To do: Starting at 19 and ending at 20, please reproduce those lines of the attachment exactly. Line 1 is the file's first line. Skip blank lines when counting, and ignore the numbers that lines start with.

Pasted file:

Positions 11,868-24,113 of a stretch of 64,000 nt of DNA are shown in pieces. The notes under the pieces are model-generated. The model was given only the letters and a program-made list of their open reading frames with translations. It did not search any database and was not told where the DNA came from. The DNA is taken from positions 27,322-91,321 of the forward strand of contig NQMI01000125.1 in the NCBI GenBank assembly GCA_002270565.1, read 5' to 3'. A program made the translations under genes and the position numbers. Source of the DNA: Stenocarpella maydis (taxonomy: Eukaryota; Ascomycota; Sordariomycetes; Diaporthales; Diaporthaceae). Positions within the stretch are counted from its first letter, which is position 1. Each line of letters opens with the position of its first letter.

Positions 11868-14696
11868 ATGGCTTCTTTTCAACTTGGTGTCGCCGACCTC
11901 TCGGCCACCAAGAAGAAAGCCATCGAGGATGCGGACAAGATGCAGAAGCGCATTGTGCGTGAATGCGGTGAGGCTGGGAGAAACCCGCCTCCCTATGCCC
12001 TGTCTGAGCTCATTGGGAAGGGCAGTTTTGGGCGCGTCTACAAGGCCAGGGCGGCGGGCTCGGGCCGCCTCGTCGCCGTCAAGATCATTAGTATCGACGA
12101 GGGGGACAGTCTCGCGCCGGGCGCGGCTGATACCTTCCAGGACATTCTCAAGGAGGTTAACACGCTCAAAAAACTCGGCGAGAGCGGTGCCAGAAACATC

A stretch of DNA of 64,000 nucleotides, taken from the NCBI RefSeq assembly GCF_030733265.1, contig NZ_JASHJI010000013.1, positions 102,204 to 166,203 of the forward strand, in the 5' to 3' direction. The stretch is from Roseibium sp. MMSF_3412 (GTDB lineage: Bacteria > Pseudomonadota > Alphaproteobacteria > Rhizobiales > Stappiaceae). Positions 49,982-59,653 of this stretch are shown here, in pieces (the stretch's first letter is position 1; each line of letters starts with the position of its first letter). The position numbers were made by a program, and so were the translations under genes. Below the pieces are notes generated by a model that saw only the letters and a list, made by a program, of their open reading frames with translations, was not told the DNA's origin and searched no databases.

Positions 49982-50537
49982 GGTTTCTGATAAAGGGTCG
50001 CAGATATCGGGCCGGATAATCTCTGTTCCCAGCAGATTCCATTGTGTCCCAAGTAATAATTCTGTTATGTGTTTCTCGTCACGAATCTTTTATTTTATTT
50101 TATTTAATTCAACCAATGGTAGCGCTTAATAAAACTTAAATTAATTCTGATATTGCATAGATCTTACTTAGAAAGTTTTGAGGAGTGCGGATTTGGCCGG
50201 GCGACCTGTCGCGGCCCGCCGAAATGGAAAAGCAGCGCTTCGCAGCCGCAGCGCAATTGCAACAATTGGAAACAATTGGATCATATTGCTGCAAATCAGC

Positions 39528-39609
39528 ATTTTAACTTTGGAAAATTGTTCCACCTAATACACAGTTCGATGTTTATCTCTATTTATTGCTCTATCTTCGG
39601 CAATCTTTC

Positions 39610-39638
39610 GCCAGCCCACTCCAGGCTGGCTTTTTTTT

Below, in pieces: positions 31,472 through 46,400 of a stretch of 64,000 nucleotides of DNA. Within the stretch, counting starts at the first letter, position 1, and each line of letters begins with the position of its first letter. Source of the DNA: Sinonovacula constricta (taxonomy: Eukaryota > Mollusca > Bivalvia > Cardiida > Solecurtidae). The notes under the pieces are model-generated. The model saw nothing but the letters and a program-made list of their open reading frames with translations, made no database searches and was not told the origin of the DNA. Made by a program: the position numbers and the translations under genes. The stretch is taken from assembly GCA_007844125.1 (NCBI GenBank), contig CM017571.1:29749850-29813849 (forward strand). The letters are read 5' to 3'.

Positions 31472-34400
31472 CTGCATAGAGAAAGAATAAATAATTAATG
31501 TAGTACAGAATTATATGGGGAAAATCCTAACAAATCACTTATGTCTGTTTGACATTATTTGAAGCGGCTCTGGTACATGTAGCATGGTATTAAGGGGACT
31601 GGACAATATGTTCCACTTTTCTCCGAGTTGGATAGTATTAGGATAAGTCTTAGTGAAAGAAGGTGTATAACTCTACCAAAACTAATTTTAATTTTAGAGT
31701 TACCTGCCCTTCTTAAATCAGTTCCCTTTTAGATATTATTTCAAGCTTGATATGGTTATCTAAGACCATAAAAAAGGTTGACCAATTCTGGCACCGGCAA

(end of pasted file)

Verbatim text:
Positions 31472-34400
31472 CTGCATAGAGAAAGAATAAATAATTAATG